Why You Need At Least One Good Pair of Really Expensive Jeans

Javier Pardina

I'm the queen of the splurge.

I don't shy away from dropping dough for decadent food, a price-y haircut or even a membership at an upscale gym. I'm a firm believer in treating yo'self, particularly when you're feeling crappy about something else.

Naturally, after a particularly sh*tty week, I decided to swipe my credit card on something absurdly over-the-top: a pair of $225 Mother Denim Looker jeans.

I know. I know. That money could've been better spent on a weekend trip, a pony or f*ck, something even slightly more permanent than a pair of jeans with a triple-digit price tag. But here's the thing — denim, to me, is as good an investment as the stock market. OK, maybe not the stock market, but it's a damn good investment, OK?

The thing is, I own a lot of jeans. I'd even venture to say I have a denim library. None of those jeans, however, came with a price tag even remotely under $100, and it ain't because I'm a baller. I just love jeans.

See, my splurges aren't usually on clothing. The four things I am willing to go bankrupt for, though, are a great pair of boots, a leather jacket, a wear-anywhere dress (usually in black) and, you guessed it, denim.

More importantly, I think you should splurge on a great pair of jeans, too. Call me crazy, but denim is totally worth eating ramen for an entire pay period for — and here's why.

All you need is one really good pair.

I don't need to tell you how versatile jeans are. I've worn black skinnies on dates, to work, and even low-key rocked 'em on job interviews when I was too lazy to put on a pair of “real” pants.

Personally, I'm all about a really dark wash skinny pair for everything. They'll never go out of style and they go with, well, everything.

They get f*cked up better.

I distress my own jeans, so I know a thing or two about sh*tty denim. Most cheap pairs are straight up Spandex, which looks like sh*t when you run a razorblade or sandpaper across them. Raw, selvedge denim not only fades better, but it holds up to a good amount of wear and tear.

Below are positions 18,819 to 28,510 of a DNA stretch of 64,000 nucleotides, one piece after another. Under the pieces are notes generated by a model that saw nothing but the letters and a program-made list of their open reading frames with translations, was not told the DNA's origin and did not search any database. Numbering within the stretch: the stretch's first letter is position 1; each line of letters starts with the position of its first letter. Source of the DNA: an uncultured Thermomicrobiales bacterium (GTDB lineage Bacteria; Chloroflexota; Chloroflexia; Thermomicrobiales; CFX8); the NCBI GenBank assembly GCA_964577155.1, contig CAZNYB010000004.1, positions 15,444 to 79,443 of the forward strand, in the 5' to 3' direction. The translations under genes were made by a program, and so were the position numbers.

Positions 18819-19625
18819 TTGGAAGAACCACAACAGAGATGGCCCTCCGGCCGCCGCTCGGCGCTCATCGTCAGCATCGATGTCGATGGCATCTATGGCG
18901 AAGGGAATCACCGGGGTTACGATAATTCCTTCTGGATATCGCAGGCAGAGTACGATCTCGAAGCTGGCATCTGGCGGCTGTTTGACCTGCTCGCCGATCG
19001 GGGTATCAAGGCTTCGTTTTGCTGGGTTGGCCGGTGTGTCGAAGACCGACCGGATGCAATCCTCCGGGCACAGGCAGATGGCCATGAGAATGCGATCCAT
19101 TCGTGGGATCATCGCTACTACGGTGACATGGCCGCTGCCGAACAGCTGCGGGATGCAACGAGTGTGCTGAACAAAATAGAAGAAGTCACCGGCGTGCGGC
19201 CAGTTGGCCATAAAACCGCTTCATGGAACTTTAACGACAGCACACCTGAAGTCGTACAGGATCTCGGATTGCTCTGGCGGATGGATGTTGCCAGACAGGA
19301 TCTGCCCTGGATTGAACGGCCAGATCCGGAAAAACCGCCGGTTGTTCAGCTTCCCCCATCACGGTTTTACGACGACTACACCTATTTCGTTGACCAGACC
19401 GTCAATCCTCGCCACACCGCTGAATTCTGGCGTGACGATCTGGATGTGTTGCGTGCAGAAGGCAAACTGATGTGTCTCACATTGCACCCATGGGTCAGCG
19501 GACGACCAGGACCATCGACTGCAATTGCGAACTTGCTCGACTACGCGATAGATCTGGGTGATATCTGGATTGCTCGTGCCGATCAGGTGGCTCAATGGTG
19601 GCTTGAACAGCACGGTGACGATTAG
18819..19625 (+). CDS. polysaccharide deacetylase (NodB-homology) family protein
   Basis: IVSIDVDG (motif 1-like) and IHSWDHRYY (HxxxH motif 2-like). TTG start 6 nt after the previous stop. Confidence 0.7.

Additionally, denim with a lot of give (looking at you, jeggings) stretches out at the bum and knee, which makes you look like you have secretary butt. A thicker fabric might not feel as comfortable when you first slip them on, but once they're broken in, they will hold their shape.

You're actually saving money.

Look, jeans shopping is hard. It doesn't matter what body type you have or what budget — jeans are never an easy buy because you have to try on a million pairs to find one that doesn't look like sh*t. When you do find that magical unicorn pair, it's worth spending a little extra on them.

More importantly, that glorious pair of jeans won't stretch out over time, which means you won't have to drop any more of your hard-earned cash to get a replacement pair. Your jeans will make your ass look equally fab the first time you wear them and the hundredth. You know what that means? Spending more now will save you money in the long-run, and that's the most important thing, right?

Three words: cost per wear

My most-worn pair of jeans are a pair of J Brand high-waist skinnies in a midnight blue wash. They're my ride or die jeans: I've worn them at least once a week for the past two years. Sure, they might've cost me around $200, but if I divide that by the amount of times I've worn them — let's say around 100 times — that brings down their cost per wear to 2 bucks. Suddenly dropping a couple extra Benjamins doesn't seem so bad, right?

I know I sound a bit like a used car salesman, but seriously: Expensive jeans are the SH*T. Plus, they'll pay for themselves in drinks and dates alone.